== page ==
Selenium had several desirable properties as photocell material. As selenium cells induce their own current during exposure to light, no batteries had to be used. Furthermore, selenium cells were sensitive to wavelengths similarly to camera film, as opposed to the human eye. Therefore, these types of sensors reacted to light more like camera film and provided quite accurate results. On the other hand, selenium cells would eventually lose capacity over time. With the devices directly integrated in the camera bodies, they were much harder to replace. Around 1960, another material has already been found to compensate for these disadvantages – cells made of cadmium sulfide.
Unlike a selenium cell which created current during exposure to light, cadmium sulfide (CdS) cells were resistors that varied with the amount of light that fell on them. More precisely, the resistance dropped as the illumination increased. A battery was used to provide an electrical current, and a cadmium sulfide cell varied that current depending on the exposure. Again, an ampere meter was used to read the current. Compared with selenium cells, one advantage of cadmium sulfide cells was their high durability. The system relied on a current produced by a battery which could easily be replaced once depleted. Also, CdS cells were more sensitive and offered a more accurate reading in low light conditions. Their strongly reduced size made them even more suitable for an integration inside the camera body.
In particular, small CdS photo cells for the first time allowed for the implementation of a metering system that was able to perceive the exact image the main photographic lens was producing on the focusing screen. This technology was called through-the-lens (TTL) metering and brought exposure metering to a whole new level.
Being innovative and small, CdS cells also had some drawbacks. One minor drawback was that they reacted to light similarly to the human eye, which was not the same way most camera films reacted to light. Another major disadvantage was that CdS cells suffered from a temporary night-blindness – an effect where the cell was unable to quickly adapt from a bright scene to a dark one. However, in the early 1970s, camera manufacturers again used a new material for their metering sensors – silicon.
Silicon (Si) cells combined all the best properties of both selenium and cadmium sulfide cells: Just like cadmium sulfide cells they are small, they offer good performance in low light conditions, and they are driven by batteries. Like selenium they rapidly adapt to intensity changes and they react to a wider range of wavelengths. The Canon EF model, released 1973, used a silicon meter instead of a CdS meter. Since then, this new material has increasingly gained popularity and widely replaced its ancestors.
Up to the mid 1970s, electronic applications in single lens reflex cameras were still limited, for example, where the mechanical designs were largely responsible for much of the operations. But the Canon AE-1, introduced in April 1976, was the first camera in the world to incorporate a CPU (central processing unit) which enabled automatic exposure, memory transmission of signals, display, regulation of time and completion signal are all electronically controlled. This general principle of TTL exposure metering and signal processing by a CPU has not changed until today. All auto-exposure improvements achieved since the 1970 have related to the sensor cell layout.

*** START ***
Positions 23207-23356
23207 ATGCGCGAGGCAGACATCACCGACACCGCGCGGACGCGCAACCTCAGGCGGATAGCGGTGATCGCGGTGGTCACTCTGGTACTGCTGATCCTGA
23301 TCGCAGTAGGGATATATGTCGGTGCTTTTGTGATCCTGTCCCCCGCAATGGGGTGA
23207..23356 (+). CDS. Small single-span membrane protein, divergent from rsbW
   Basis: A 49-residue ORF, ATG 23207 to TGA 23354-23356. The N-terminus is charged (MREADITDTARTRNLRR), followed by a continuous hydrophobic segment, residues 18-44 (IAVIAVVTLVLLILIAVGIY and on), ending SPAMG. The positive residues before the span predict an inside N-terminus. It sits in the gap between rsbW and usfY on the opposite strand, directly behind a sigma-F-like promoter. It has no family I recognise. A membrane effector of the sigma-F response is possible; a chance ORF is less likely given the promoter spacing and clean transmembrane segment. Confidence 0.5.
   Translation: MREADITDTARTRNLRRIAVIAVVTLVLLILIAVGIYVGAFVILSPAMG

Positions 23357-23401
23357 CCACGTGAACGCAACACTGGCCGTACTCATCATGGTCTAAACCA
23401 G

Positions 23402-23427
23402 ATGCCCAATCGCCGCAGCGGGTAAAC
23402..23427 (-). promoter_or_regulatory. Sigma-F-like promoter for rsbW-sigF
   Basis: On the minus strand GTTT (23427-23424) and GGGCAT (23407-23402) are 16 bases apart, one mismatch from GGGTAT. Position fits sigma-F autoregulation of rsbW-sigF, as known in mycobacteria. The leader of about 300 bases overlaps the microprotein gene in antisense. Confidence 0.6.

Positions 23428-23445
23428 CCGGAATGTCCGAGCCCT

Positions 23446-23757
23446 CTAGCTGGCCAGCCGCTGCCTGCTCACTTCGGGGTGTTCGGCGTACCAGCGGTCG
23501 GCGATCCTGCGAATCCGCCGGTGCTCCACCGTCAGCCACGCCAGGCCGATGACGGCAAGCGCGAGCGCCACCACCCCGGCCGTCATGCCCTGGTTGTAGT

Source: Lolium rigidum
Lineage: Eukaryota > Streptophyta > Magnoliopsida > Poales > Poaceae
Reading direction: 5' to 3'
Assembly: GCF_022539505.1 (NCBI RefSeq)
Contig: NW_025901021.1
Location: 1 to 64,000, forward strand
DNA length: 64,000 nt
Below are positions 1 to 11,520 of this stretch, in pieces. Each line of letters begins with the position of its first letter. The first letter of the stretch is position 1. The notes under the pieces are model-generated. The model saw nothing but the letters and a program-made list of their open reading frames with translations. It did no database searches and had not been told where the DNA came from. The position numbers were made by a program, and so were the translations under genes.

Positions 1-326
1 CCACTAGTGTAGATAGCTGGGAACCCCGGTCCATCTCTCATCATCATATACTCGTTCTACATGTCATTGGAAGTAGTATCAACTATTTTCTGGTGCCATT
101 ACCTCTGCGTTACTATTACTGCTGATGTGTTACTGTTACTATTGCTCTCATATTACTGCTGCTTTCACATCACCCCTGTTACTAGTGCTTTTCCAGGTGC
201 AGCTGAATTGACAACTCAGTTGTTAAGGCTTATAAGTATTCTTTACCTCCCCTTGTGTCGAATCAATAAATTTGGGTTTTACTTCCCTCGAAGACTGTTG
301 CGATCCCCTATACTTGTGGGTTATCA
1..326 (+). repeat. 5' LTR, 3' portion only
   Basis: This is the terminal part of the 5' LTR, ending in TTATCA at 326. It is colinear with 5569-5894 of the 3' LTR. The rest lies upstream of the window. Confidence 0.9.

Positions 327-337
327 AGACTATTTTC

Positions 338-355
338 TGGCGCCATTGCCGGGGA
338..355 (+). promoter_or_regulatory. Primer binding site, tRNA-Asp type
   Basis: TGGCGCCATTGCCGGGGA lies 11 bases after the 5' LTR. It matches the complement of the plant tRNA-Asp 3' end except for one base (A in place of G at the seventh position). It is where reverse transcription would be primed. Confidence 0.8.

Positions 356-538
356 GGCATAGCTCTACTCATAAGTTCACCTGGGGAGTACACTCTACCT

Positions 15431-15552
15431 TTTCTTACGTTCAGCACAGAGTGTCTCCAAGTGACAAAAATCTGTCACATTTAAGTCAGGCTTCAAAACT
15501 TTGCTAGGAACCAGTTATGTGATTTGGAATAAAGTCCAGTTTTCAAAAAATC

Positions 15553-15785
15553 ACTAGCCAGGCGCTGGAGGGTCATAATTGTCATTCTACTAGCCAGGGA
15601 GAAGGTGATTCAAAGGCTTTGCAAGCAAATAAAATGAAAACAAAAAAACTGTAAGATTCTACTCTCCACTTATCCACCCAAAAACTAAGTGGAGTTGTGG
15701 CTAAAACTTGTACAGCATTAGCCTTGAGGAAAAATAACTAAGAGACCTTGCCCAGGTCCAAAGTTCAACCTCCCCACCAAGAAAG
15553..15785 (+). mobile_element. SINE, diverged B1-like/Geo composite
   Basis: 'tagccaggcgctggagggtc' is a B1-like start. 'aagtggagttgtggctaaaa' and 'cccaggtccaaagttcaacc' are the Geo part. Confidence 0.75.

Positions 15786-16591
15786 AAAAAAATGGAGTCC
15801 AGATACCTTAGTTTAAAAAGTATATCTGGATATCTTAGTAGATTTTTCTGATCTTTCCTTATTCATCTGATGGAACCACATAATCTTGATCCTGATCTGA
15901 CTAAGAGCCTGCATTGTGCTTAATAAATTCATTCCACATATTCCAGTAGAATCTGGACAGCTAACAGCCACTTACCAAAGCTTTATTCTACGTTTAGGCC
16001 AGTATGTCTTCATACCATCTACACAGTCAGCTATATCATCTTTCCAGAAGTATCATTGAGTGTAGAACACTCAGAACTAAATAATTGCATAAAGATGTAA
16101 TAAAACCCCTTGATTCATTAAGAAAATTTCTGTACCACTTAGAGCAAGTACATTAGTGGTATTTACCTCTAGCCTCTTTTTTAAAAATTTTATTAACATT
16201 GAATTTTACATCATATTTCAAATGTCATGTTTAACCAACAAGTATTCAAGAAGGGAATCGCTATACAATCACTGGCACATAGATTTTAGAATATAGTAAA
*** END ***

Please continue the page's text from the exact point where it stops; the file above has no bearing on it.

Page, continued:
Through-the-lens (TTL) metering is an approach for in-camera light metering that was introduced in the early 1960s, and has since been constantly improved and refined. TTL metering is still state of the art for all modern DSLR cameras. The concept is to have a metering sensor built somewhere into the camera body where it can use the light that has gone through the main photographic lens. Through-the-lens (TTL) metering is considered to be the most precise type of exposure metering as it takes into account individual lens transmission characteristics, stray light that is cought by a lens, and other factors.
The Canon F-1 SLR, introduced in 1970, has a CdS cell attached to the side of the focusing screen. A beam splitter built into the focusing screen directs a small fraction of light from the focusing screen towards the metering sensor. The beam splitter was designed so that it would only redirect a fraction of light from the central 11% of the focusing screen surface towards the metering sensor.
The Canon EOS series of cameras, introduced in 1987, have their metering sensor attached to one face of the pentaprism directly above the eyepiece lenses. In this position the sensor receives light that is emitted from the preview image. Depending on the camera model, the metering system can also have its position in the lower part of the camera body, yet the basic principle for TTL light metering is always the same.
The diagram shows the position of the metering sensor in a Canon EOS 1D Mark IV DSLR camera, and the rays of light reaching the metering sensor have been colored in cyan. Light metering is triggered when the shutter button is pressed halfway. At this stage, the reflex mirror is still in its lower position and reflects light from the photo-taking lens onto the focusing screen. From there, light is emitted towards the pentaprism where it not only reaches the eyepiece but also the metering sensor unit. It is important to understand that white and cyan colored bundles of light are not split by any type of prism or similar optical element, but they are light from the same image point on the focusing screen that fans out into various directions. Rays of light reaching neither the metering system nor the eyepiece are not shown. You can surely see why this is a very good position for the metering sensor to assess the exposure of the scene.